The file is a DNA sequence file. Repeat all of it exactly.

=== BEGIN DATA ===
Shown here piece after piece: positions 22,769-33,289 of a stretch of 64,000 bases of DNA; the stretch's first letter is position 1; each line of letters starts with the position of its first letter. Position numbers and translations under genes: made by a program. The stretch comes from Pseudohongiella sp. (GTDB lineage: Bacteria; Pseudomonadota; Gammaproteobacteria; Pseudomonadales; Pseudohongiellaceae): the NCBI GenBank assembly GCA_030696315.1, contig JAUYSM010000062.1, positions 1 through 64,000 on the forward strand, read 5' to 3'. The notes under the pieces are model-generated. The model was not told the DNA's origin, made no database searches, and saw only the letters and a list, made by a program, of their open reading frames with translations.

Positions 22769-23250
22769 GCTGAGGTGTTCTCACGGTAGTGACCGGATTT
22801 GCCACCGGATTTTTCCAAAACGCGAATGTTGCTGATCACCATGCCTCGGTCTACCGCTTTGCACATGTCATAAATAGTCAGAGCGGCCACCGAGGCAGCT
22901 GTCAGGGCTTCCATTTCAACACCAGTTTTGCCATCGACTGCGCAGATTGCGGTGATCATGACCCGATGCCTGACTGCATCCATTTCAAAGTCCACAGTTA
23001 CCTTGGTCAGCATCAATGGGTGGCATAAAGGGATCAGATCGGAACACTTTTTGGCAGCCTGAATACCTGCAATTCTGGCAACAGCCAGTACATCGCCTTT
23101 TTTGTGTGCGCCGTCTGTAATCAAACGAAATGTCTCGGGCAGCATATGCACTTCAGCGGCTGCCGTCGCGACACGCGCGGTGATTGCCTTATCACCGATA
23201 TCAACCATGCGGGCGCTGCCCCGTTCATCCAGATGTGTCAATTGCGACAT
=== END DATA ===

Shown here piece after piece: positions 22,769-33,289 of a stretch of 64,000 bases of DNA; the stretch's first letter is position 1; each line of letters starts with the position of its first letter. Position numbers and translations under genes: made by a program. The stretch comes from Pseudohongiella sp. (GTDB lineage: Bacteria; Pseudomonadota; Gammaproteobacteria; Pseudomonadales; Pseudohongiellaceae): the NCBI GenBank assembly GCA_030696315.1, contig JAUYSM010000062.1, positions 1 through 64,000 on the forward strand, read 5' to 3'. The notes under the pieces are model-generated. The model was not told the DNA's origin, made no database searches, and saw only the letters and a list, made by a program, of their open reading frames with translations.

Positions 22769-23250
22769 GCTGAGGTGTTCTCACGGTAGTGACCGGATTT
22801 GCCACCGGATTTTTCCAAAACGCGAATGTTGCTGATCACCATGCCTCGGTCTACCGCTTTGCACATGTCATAAATAGTCAGAGCGGCCACCGAGGCAGCT
22901 GTCAGGGCTTCCATTTCAACACCAGTTTTGCCATCGACTGCGCAGATTGCGGTGATCATGACCCGATGCCTGACTGCATCCATTTCAAAGTCCACAGTTA
23001 CCTTGGTCAGCATCAATGGGTGGCATAAAGGGATCAGATCGGAACACTTTTTGGCAGCCTGAATACCTGCAATTCTGGCAACAGCCAGTACATCGCCTTT
23101 TTTGTGTGCGCCGTCTGTAATCAAACGAAATGTCTCGGGCAGCATATGCACTTCAGCGGCTGCCGTCGCGACACGCGCGGTGATTGCCTTATCACCGATA
23201 TCAACCATGCGGGCGCTGCCCCGTTCATCCAGATGTGTCAATTGCGACAT